You've got the personnel director of the White House, Mr. John McEntee, saying that anyone who starts looking for a job, meaning that they admit reality that the Trump administration is going to end, should be fired. This is not setting up to be a good and decent end. In your view, am I wrong about that?

BEN RHODES, MSNBC POLITICAL CONTRIBUTOR: No. But I don't think any of us should be surprised by. And look, if I'm Joe Biden I do exactly what he's doing, which is he's getting ready to be President of the United States. He rolled out a highly capable team of people to deal with COVID today. I'd expect he's going to start rolling out cabinet appointees. He's got a transition team in place. They're going to want to get into agencies and figure out what's going on there, figure out other personnel decisions that they're going to make. They're going to be drafting these executive orders to go in day one.

The question is how much will Joe Biden be hindered from hitting the ground running on things like COVID on January 20th because of what Donald Trump is doing. The reality is, on January 20th, Donald Trump is gone. All those people who work for him are gone. And the U.S. government has to get on with it. And the machinery of the U.S. government is going to take over at some point here and prepare for a transition. And this is just side show from Donald Trump. This is entirely designed to make him somehow feel better about the fact that he lost. But the reality is he didn't lose. And everybody knows it.

You just have people around him who are kind of to playing to his need to have something to cling to. The danger of that though is that they're communicating to their supporters that Joe Biden is somehow an illegitimate president. And I think that is the danger, the lasting stain that they're going to try to leave on this election that is totally without any merit or whatsoever. But he's not going to stop the wheels of time and government leading to January 20th.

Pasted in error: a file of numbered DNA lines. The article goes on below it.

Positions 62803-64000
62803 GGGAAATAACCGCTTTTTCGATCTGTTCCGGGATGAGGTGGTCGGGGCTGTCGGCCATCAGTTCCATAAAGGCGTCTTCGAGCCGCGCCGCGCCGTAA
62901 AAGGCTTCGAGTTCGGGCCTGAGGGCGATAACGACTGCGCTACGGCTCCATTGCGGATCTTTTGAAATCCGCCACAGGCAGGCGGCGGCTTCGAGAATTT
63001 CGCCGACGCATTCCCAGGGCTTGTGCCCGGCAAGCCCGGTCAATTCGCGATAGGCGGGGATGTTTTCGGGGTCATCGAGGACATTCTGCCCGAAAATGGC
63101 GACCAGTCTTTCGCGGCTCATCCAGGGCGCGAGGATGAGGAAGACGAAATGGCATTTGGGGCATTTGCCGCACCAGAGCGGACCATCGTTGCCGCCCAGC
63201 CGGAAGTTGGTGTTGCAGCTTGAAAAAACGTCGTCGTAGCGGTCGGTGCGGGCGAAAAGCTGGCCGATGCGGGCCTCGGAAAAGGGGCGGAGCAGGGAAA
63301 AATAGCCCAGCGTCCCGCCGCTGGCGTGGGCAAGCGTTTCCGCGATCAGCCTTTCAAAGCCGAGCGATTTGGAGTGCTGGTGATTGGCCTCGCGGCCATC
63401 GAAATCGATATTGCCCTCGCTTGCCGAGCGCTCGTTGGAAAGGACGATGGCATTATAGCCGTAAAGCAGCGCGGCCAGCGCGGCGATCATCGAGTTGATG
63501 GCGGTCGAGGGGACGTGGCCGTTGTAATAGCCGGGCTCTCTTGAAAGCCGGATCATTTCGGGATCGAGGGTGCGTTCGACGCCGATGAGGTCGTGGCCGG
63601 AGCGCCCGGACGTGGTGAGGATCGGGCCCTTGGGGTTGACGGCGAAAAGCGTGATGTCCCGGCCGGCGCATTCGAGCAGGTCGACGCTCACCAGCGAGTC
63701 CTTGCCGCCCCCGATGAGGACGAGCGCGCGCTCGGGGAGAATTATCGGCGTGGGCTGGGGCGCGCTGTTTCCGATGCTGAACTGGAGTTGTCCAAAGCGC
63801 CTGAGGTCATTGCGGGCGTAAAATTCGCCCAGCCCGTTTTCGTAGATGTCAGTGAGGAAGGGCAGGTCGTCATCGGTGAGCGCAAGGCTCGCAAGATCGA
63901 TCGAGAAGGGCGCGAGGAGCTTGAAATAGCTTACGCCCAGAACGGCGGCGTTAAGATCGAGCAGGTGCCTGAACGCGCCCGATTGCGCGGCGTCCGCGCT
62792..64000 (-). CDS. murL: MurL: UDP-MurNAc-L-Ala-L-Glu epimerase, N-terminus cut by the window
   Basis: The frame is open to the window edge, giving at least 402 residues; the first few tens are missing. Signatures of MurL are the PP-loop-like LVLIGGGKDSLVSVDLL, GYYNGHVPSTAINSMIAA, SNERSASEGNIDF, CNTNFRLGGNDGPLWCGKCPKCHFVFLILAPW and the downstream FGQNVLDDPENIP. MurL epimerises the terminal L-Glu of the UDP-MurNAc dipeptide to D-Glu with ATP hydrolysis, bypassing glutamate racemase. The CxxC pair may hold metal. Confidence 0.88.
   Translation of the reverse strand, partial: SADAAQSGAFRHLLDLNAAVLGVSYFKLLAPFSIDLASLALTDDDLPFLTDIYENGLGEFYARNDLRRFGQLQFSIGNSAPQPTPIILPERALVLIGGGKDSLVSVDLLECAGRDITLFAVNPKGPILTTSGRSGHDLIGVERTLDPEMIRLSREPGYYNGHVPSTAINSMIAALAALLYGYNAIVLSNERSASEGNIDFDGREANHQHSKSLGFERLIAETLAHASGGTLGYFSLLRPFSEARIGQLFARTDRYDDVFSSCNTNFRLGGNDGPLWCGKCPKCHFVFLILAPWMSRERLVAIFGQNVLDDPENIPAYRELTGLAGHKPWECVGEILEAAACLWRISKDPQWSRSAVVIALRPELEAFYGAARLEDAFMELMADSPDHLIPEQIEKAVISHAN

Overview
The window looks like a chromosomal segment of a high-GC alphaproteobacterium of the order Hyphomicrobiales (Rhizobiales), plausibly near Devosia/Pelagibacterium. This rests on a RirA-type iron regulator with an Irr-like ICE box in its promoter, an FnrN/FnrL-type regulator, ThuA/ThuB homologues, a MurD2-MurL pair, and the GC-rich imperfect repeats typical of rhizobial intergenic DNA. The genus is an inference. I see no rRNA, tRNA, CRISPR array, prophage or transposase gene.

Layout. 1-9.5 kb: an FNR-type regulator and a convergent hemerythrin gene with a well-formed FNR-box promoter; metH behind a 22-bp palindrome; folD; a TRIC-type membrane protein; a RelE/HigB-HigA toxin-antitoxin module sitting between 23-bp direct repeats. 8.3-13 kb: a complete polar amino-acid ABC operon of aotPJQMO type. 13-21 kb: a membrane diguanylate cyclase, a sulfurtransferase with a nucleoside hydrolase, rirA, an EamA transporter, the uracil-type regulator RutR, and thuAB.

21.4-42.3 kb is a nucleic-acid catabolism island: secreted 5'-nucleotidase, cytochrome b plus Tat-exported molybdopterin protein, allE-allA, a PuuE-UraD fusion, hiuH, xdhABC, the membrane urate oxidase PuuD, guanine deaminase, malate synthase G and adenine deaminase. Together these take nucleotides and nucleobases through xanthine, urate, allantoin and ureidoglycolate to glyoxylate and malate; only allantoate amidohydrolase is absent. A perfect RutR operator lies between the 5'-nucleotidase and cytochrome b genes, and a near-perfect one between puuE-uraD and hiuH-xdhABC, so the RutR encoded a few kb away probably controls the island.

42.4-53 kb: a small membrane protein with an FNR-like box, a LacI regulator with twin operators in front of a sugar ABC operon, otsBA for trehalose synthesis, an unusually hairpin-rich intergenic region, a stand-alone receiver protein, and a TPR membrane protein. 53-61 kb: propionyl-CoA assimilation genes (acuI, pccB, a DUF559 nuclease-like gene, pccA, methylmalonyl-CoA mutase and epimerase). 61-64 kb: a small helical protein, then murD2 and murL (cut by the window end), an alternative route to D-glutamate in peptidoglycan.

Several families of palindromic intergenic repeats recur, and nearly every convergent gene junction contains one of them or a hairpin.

REID: Yes. I mean, they can't stop that. I mean, the General Service Administration, woman playing games, saying, we're not going to help, that doesn't stop anything. But you're right.

The challenge then is if COVID is job one and then President Biden comes in and you've got a substantial share of the Trump base that says he's an illegitimate president, there's no way for him to communicate a message of we've got to all get together and work on this virus. I mean, what they're doing and what Fox News and what others are doing, there's a real danger here that could actually make it harder for us to get out of the pandemic at all.

RHODES: Yes. There's a short-term danger and a long-term danger. The short-term danger is, look, I was on the transition in 2008, worked in a GSA building. And what would normally happen is that the agencies of the U.S. government would be instructed by GSA to work with the transition team. In 2008, it was a financial crisis. And our team was able to get into the treasury department, sit down, look at the books, figure out the depth of the problem that we face.

And Barack Obama at that time said, he never realized quite what the depth of the financial crisis were until he got those transition briefings. And then that enabled him to put together a stimulus package that was passed right as he was becoming president, right? So he was able to hit the ground in stride in dealing with things like the financial crisis, in part, because we had the cooperation of the Bush administration on the way out.

Then there's a long-term danger about setting up the idea that Joe Biden is somehow illegitimate. The reality is, Joy, Mitch McConnell never acted like Barack Obama was a illegitimate president even though he won overwhelmingly twice, right? So this is -- we've seen this movie before, but it's a dangerous dynamic here because Joe Biden, a lot of what he's going to be call for on COVID-19 requires action by citizens and by state and local governments that might be controlled by Republicans --

REID: Yes.

RHODES: -- whether it's mask-wearing or social distancing or other guidelines that come down from the federal experts who are managing this response under Joe Biden.